So far Game of Thrones has provided a ton of exposition, but for the most part it has been doled out in interesting ways. The writers have opted for the reveal-only-what's-necessary-for-the-next-scene approach—which should make some parts of the story more difficult to follow for the uninitiated, but makes the show more timeless and re-watchable. I would recommend re-watching the whole first season, once it's finished airing to better understand the details and the richness of the story. And read the book afterward, too; it’s excellent.

A-Casting We Will Go
The cast is huge—Season 1 features 18 star-billed actors and around 60 recurring roles, plus dozens of guest roles. The show has already been renewed for Season 2, and that will only drive the cast numbers up.

The show's casting so far is excellent. Sean Bean (Ned Stark) and Peter Dinklage (Tyrion) are perfect; both topped the shortlists for their respective roles in the executive producers’ minds. Emilia Clarke is a revelation as Dany, as are child actors Maisie Williams as Arya and Isaac Hempstead-Wright as Bran. Of course, there are differences between the show's depiction of its characters and the books' descriptions of them, and sometimes they're striking. On the show, many of the characters are older than they are in the books, which is the biggest change by a mile. Also, Tyrion Lannister is not the hideously ugly dwarf he is in the books—though he does retain the same personality. The Targaryens' coloring is not quite the same; their hair is more white than silver, and their eyes lack the unusual violet color described in the books, but that’s not really a big deal. And a slim Lysa Arryn instead of a plump one is no big deal; she’s equally deranged regardless.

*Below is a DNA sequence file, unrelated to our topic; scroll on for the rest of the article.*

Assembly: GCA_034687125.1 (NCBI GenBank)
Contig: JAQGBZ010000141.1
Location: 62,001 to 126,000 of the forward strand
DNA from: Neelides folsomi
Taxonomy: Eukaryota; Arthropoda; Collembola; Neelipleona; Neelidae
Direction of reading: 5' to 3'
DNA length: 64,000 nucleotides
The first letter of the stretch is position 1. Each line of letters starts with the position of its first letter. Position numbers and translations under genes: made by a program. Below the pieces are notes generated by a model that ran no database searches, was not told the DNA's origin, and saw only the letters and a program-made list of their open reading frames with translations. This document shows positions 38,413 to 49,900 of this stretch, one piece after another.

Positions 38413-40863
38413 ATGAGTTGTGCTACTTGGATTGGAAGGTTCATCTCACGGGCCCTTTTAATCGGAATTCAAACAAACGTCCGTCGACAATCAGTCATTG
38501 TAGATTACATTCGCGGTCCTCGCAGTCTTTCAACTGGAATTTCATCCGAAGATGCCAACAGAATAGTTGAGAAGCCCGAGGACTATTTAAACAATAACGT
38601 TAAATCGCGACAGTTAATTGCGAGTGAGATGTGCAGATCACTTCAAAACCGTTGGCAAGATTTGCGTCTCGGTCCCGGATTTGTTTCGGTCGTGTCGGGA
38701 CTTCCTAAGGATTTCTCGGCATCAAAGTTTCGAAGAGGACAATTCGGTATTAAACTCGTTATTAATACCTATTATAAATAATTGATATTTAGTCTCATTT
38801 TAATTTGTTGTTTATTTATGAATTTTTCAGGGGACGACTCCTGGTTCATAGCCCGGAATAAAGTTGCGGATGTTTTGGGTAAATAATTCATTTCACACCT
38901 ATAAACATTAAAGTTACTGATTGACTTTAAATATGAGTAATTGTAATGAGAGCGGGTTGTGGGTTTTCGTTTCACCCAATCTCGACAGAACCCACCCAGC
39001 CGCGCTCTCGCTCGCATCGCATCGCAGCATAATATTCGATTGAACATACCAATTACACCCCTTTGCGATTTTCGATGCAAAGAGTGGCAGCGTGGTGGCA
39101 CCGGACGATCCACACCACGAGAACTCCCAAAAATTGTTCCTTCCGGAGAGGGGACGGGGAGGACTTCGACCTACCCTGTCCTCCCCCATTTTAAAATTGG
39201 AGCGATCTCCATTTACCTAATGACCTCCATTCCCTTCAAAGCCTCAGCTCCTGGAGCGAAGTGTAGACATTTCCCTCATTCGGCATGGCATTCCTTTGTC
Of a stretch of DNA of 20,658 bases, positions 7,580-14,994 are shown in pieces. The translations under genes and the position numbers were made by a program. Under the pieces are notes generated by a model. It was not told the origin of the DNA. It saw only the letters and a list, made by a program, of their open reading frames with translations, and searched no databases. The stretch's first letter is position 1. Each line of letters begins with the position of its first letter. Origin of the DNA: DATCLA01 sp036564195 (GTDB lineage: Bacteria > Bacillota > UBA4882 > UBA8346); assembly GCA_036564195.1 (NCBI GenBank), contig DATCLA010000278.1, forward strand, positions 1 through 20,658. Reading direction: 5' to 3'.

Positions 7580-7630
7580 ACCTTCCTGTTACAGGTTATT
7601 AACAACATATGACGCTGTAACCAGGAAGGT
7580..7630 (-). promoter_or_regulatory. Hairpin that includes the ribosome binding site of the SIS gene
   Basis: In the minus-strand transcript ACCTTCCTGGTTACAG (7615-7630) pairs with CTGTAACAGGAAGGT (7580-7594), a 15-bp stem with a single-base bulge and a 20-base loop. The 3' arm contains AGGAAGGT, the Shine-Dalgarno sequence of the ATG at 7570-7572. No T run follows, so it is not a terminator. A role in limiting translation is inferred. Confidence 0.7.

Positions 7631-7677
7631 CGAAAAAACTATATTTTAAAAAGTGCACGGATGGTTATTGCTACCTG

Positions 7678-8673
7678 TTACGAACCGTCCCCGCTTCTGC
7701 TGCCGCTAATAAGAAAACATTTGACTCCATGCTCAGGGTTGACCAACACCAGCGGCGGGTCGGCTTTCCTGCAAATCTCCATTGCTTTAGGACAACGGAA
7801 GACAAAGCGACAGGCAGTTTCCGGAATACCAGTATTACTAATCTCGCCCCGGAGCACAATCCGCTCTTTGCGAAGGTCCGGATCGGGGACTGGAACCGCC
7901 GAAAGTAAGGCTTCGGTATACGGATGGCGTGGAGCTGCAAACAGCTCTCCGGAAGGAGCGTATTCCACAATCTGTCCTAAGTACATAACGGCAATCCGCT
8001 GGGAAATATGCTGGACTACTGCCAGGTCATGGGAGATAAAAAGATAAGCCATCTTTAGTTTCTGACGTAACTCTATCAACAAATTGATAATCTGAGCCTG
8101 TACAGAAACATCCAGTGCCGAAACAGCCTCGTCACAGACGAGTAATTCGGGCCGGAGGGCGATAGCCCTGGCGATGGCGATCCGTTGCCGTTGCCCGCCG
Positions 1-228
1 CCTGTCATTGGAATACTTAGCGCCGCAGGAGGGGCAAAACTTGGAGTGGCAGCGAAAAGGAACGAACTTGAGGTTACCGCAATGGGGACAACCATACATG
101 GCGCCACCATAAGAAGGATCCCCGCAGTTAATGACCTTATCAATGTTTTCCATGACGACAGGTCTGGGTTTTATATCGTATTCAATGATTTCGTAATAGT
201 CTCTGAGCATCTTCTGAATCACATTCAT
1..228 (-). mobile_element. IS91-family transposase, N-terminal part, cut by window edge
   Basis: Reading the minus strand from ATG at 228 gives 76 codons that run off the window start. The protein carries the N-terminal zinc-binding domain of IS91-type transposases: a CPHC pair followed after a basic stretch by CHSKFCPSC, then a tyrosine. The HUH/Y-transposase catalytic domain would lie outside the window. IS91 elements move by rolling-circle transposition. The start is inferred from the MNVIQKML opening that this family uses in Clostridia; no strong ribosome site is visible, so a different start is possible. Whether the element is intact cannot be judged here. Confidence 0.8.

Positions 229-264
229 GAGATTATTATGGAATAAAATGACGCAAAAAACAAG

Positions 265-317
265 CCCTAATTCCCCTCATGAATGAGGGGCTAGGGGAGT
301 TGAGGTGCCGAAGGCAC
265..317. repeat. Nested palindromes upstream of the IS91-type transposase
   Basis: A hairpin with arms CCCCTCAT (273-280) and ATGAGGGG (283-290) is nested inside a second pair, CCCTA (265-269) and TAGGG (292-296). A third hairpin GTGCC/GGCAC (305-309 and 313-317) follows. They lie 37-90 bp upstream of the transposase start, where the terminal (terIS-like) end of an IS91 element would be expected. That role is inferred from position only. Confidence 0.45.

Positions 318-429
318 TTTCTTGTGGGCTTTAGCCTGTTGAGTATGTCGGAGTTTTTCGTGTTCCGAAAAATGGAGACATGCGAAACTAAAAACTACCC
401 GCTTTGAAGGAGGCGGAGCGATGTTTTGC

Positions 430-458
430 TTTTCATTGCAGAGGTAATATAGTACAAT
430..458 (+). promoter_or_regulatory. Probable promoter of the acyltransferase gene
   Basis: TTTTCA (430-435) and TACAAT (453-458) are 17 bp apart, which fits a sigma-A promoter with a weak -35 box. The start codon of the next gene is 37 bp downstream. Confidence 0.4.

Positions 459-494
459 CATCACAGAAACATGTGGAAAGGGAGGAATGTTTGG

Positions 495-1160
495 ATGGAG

There are also differences in the characterizations of some of the main characters: Catelyn, though still resentful of Jon Snow, is not as devilish toward him as she is in the book. Cat's stance toward Ned’s departure for King’s Landing is different, too—on the show she was very much against it, but in the book she was the one who tried to persuade him to go. On the show, Jaime and Cersei Lannister have been portrayed in a more complex fashion from the get-go; in the books, we didn't get to see what Jaime is really like as a person until volume three, and the same happened with Cersei in book four.